Two years ago, remote work had a very different connotation than it does today. Before the COVID-19 pandemic, it was something that flexible, tech-savvy businesses offered — perhaps just occasionally. Today, most employers across the globe have at least some form of a remote work policy and structure.
In January 2020, Zoom annual meetings were at 101 billion. Flash forward to October 2020, and they hit 3.3 trillion. Revenue has skyrocketed over the course of the ongoing pandemic, too. That indicates that an increasing number of workers and businesses are making telecommuting integral to their operations.
All indications point to the pandemic persisting for some time to come. But even after COVID-19 is all but a distant memory, we will more than likely see remote work continue in some form for the foreseeable future. That begs the question: What does this future look like, precisely?
Major Disruptions Ahead
Of course, we must account for major disruptions to the work landscape. This is true at any point, but especially during a time of great upheaval. Adam Ozimek, a labor economist at Upwork, said the transition we’ve already experienced during the pandemic is “modest” in comparison to what we will see in the immediate future.
“The number one thing that’s happened is that a lot of businesses and a lot of workers have found that remote work works better than they thought,” he said. He foresees startups, in particular, considering asynchronous work and embracing new technological platforms to make this possible.
Ozimek also advised employers to consider outsourcing models and looking to freelancers to offload some of the work. Many businesses are using this model to connect with workers all over the world and find the right fit for their teams.
Hybrid vs. Remote
Many companies have been looking to a hybrid model, combining remote and in-person work as a happy medium. But according to Forrester’s Predictions 2022: The Future Of Work report, this will require some finessing. Of the 60% of businesses that elect to use a hybrid approach, approximately a third will initially fail at it.
That’s because hybrid work is somewhat of a new phenomenon, at least for many companies. As they navigate the challenges associated with the unknown, they must be prepared to cope with hectic scheduling matters, complex software, and a multitude of changing policies.
Organizations will require transparency and openness to new technology in order to address these and other obstacles. They may also demand the skills of qualified IT professionals to help them navigate this world.
Keeping Employees Informed
One enormous challenge organizations of all types are facing during these difficult times is keeping employees informed about what they’re doing. Communication silos, in particular, can upset any worker.
McKinsey found that 40% of employers said that they haven’t heard any “vision” from their employers, and another 28% have only heard vague information. This, they agreed, is contributing to anxiety about the future of their jobs and careers.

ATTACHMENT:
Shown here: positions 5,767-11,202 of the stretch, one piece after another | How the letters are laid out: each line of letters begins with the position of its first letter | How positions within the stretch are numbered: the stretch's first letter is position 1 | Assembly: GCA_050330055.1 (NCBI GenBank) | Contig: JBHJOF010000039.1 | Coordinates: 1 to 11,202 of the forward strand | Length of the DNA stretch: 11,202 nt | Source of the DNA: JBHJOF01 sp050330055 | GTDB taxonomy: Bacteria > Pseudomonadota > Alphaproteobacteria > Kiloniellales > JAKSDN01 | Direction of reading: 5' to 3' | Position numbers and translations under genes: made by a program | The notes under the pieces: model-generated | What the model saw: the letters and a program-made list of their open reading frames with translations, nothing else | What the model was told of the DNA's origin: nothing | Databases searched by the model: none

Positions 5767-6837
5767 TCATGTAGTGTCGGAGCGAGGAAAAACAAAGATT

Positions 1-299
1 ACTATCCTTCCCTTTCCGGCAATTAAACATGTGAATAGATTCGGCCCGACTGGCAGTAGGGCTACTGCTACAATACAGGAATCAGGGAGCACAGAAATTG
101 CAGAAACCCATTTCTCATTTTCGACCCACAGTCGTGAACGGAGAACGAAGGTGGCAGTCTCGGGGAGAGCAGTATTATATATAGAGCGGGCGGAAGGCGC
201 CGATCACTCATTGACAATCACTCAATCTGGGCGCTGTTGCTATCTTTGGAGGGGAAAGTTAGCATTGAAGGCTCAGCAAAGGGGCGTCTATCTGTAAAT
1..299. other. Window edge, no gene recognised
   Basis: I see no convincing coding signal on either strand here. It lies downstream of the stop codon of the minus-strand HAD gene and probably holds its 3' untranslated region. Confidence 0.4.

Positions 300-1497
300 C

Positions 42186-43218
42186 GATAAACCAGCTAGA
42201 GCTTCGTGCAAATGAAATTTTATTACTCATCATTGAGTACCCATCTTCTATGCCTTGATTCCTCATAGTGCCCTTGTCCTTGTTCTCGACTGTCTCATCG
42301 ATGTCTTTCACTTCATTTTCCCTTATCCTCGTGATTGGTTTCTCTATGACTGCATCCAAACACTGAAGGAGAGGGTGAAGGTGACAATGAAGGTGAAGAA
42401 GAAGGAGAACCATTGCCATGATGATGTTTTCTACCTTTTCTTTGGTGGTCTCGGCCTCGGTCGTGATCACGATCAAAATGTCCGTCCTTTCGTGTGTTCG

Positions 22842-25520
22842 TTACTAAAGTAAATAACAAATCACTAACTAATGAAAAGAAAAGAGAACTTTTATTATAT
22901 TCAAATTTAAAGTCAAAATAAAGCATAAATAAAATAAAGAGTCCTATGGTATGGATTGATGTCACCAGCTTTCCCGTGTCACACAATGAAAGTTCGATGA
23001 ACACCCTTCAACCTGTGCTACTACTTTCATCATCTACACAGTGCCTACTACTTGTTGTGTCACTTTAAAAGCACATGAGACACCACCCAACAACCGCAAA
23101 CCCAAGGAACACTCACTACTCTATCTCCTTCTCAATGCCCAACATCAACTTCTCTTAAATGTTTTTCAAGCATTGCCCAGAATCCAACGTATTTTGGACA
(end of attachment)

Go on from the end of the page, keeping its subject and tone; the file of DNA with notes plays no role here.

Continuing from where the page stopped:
While no employer knows with any amount of certainty what will happen with the COVID-19 pandemic and its effect on the work landscape, employers can do their part by being transparent with their employees as they navigate the obstacles it presents. According to McKinsey, organizations that provide detailed plans about their policies and plans see an uptick in their employees’ well-being and productivity.
A “Digital Inflection Point”
“I believe we are at a digital inflection point,” wrote Quyen Pham, Vice President, Sales & Marketing at Swoon.
Pham pointed to a sharp increase in digital interactions, particularly Zoom and other video conferencing tools. “This is a critical moment for business leaders because they must adapt to new digital needs, or they will risk becoming totally obsolete in the working world.”
Embracing sustainable digital technologies and digital transformation will prove critical in adapting to a remote-first landscape. This has proven vital in the past 2 years and will continue to be so for the near future. Fortunately, it’s not too late for those lagging a bit to pivot towards this direction, provided they do so sooner rather than later. Learning management systems (LMS), enterprise resource planning (ERP) software, and other tools will be essential in making this transition.
The War for Talent and the Great Resignation
We are still in the midst of the so-called Great Resignation, where employees are leaving in droves to turn to new opportunities. This is connected to the War for Talent, in which employers are competing for top professionals across fields.
One way to prevent employees from leaving and attracting top talent is to give them what they want — which includes flexible work. From asynchronous start and stop times to freedom in the ways employees work — that is, giving the remote-only options at the very least — to nontraditional approaches, there are plenty of methods to meet the needs of current and prospective employees.
Additionally, employers must consider additional remote opportunities, such as those that will help workers learn and upskill, as well as engage with their colleagues.
What does the future of remote work look like? While we can’t predict what course this pandemic will take, we can anticipate that the remote scene will play an enormous role in helping organizations adapt and progress in an evolving professional landscape.
It will also be essential to competing for and retaining top talent — as well as keeping employees engaged.